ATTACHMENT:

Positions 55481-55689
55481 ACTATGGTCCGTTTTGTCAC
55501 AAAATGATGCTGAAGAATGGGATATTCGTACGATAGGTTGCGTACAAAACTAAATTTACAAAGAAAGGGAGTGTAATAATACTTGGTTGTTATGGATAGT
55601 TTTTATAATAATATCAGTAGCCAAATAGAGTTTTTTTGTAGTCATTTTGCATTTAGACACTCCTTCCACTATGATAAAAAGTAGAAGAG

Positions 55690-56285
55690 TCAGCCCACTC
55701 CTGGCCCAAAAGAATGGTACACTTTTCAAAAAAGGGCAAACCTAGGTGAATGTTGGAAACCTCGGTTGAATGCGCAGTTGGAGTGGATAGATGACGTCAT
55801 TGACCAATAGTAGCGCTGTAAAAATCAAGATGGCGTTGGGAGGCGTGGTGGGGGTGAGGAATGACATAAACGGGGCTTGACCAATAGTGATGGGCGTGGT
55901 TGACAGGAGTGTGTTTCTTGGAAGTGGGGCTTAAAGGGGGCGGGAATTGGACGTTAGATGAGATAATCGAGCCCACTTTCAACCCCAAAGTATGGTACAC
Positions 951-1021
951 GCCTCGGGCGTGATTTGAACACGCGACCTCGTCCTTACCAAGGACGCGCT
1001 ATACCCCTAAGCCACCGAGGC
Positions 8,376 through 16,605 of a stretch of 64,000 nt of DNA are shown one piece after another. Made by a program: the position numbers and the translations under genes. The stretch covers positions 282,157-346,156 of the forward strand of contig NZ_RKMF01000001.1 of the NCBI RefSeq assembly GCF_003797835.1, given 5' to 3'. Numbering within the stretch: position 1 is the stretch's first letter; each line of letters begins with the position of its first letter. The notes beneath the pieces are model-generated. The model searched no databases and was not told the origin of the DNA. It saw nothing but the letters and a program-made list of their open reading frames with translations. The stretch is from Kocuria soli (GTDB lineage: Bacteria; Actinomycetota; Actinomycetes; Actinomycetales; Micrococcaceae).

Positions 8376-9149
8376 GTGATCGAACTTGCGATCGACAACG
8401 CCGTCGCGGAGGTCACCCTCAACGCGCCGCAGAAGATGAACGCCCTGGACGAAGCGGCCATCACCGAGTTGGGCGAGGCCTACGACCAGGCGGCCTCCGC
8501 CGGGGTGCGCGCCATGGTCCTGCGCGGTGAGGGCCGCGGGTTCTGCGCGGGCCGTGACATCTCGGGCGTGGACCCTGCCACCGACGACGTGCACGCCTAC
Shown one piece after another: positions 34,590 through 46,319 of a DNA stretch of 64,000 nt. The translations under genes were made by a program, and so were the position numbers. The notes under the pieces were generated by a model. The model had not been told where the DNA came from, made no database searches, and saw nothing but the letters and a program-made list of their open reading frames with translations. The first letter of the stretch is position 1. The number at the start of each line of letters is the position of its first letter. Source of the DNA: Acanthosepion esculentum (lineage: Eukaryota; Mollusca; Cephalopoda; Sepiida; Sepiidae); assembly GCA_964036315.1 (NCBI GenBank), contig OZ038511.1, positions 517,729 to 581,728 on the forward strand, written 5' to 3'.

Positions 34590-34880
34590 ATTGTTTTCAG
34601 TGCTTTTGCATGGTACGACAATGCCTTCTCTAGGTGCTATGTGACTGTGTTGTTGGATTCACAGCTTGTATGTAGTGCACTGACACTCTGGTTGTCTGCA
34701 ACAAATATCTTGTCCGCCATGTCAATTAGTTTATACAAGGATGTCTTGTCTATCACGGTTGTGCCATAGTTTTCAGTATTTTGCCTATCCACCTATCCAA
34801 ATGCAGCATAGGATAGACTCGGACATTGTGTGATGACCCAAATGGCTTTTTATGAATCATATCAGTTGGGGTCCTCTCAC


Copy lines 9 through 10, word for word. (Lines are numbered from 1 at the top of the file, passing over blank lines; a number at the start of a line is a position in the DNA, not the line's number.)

55901 TGACAGGAGTGTGTTTCTTGGAAGTGGGGCTTAAAGGGGGCGGGAATTGGACGTTAGATGAGATAATCGAGCCCACTTTCAACCCCAAAGTATGGTACAC
Positions 951-1021